The Burden of Choice

By Martinho AragãoOn October 15, 2020

Starting with one assumption: When we build products for the world wide web, we won't ever be able to fit everyone's needs.

Perhaps, this one is rather easy to accept. After all, there is no one-size-fits-all, with all companies being advised to find their market fit and to focus on one target at a time. If nothing else, the language barrier of covering over a hundred languages would automatically declassify almost all of today's live products from disproving the assumption. This is without even considering full localisation to countries and/or even regions.

But even when we decrease the scope of our target, there are still a hundred reasons for perfection to never be achieved. At any moment, someone else could build a product that would be either faster, easier to use or encompassing more functionality. After all, you can build a product for anyone else in the world. This means that competition is enormous and the pace that technology development happens is, at least to me, still mind-boggling.

Anyone who works in tech products knows that by the time you solve one problem, you will find 10 more. This is the second assumption, tech products are never finished while someone can still work on them. This never-ending task of improving a product is one that thousands of companies live for until the day they can expand to have more and more products in their offering. Take Amazon which started with an online bookstore, or Google with a search engine, Facebook with one social media or.. so many others. You might think it is only the giants, but all companies do this to an extent. Spotify started with music streaming, they now have podcasts as well and have bought more than 15 companies in several different areas. Where will they expand to next as they dominate their market?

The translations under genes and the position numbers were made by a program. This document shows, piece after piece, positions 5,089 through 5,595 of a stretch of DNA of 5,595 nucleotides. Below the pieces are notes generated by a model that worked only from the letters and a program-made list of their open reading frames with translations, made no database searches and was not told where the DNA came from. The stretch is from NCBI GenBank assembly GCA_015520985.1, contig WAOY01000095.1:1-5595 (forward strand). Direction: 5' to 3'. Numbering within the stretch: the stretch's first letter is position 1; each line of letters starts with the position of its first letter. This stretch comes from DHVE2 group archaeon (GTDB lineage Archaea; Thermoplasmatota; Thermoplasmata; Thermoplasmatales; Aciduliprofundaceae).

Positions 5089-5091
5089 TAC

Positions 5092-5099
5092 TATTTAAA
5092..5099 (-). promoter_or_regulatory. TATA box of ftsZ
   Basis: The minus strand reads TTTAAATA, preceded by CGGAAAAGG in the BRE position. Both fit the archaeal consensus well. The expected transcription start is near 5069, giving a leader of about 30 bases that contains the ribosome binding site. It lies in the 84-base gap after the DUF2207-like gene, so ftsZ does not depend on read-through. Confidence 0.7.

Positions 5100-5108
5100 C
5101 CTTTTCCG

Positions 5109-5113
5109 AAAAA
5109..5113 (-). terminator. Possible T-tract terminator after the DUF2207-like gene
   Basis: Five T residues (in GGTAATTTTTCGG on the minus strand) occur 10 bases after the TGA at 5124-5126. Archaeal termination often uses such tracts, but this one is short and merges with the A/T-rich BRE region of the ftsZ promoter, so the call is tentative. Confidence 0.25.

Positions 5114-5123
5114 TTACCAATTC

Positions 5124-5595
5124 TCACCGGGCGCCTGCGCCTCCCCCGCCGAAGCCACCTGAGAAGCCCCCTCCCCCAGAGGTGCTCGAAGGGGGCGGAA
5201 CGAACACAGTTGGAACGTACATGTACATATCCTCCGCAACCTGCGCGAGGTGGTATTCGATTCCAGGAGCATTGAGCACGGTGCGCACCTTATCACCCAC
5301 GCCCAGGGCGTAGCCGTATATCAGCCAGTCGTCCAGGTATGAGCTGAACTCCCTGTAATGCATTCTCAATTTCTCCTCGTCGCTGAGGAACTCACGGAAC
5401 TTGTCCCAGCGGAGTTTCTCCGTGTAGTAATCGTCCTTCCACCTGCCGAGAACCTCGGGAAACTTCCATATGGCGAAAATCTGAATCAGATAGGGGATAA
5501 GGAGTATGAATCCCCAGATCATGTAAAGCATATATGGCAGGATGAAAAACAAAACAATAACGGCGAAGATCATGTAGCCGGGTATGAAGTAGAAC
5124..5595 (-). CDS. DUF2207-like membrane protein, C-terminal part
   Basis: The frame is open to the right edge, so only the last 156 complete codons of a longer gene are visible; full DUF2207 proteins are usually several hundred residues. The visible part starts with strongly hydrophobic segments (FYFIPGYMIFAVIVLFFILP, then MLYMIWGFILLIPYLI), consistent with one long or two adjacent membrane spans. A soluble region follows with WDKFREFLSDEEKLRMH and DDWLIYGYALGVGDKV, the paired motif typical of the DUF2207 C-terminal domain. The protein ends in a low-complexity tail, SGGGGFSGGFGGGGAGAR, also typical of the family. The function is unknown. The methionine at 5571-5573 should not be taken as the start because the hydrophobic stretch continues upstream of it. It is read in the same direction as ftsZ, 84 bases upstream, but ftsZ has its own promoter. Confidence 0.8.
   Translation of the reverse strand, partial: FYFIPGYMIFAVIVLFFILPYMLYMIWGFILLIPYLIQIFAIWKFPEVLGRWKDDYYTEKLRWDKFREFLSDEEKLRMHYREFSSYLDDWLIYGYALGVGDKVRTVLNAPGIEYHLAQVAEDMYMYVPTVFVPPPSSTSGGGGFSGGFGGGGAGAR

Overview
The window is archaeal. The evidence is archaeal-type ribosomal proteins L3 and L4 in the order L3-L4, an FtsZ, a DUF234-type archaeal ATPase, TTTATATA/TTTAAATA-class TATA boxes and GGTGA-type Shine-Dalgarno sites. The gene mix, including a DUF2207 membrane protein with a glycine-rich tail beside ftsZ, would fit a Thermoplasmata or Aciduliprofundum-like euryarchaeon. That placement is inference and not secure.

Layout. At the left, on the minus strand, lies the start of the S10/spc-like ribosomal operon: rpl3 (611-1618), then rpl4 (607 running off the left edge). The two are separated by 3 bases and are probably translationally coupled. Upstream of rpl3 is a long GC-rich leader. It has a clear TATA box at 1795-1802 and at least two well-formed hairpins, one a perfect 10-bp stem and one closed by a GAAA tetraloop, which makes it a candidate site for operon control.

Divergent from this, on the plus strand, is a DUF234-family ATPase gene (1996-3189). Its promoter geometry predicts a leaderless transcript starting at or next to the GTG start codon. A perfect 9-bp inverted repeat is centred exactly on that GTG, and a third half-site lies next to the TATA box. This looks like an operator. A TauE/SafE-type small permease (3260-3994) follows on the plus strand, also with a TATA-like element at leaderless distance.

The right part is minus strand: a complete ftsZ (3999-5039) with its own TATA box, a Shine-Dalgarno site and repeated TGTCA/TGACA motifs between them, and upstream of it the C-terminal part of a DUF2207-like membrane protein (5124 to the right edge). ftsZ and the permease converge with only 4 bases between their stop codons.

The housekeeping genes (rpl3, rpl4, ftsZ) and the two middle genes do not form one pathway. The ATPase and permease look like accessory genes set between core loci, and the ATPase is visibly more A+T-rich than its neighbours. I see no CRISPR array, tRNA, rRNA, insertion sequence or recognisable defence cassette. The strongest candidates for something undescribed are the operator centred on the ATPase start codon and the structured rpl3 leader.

Hence why, when we take these two assumptions hand in hand, it is easy to deduce that part of what everyone needs to do is choose. Thus, I wanted to reflect on this burden, the burden of choice. It is of such importance that whoever would be able to crack the prioritisation code that leads products towards success could potentially spearhead most economic developments. E.g. If you have that godly talent (omniscience) to make all the right decisions, please head to any startup tackling climate change in a grand way, to ensure their products are able to grow within the shortest timeframe and with the greatest efficiency! Having said this, here comes a round of disclaimers:

  • This is by no means the holy grail of making product decisions. Just a reflection by one individual on the subject.
  • Since often in a Product Managers' world, prioritisation tends to be seen by.. everyone else, as a topic out of the scary, obscure underworld, where great ideas all are rejected. Be aware that this post uses the words choosing and prioritising interchangeably. So you can hate on the word choice and, just in case, murder option as well 😜!
  • If you have differing opinions at any point, that's good. Instead of venting to your wildest screams, please do reach out! Would love to have a chat about these topics.


To further strengthen the point about having to make decisions on what to tackle, we can also look at the triangle of 😱Project Management😱. Put simply you can choose 2 out of good, fast, cheap. And because it is not always possible to trade between constraints, consider the following. If you want a product that solves everything for everyone and cheap you'll wait indefinitely because, by the time you are reaching the initial goal, it will be outdated anyway (remember the assumption of fixing a problem, for 10 to pop up?). If you can actually put money into it, well, often overstaffing will compromise quality. A terribly bad example of this last one, Google+, the kind of product that wouldn't have been possible to build in a startup with that reach anyway.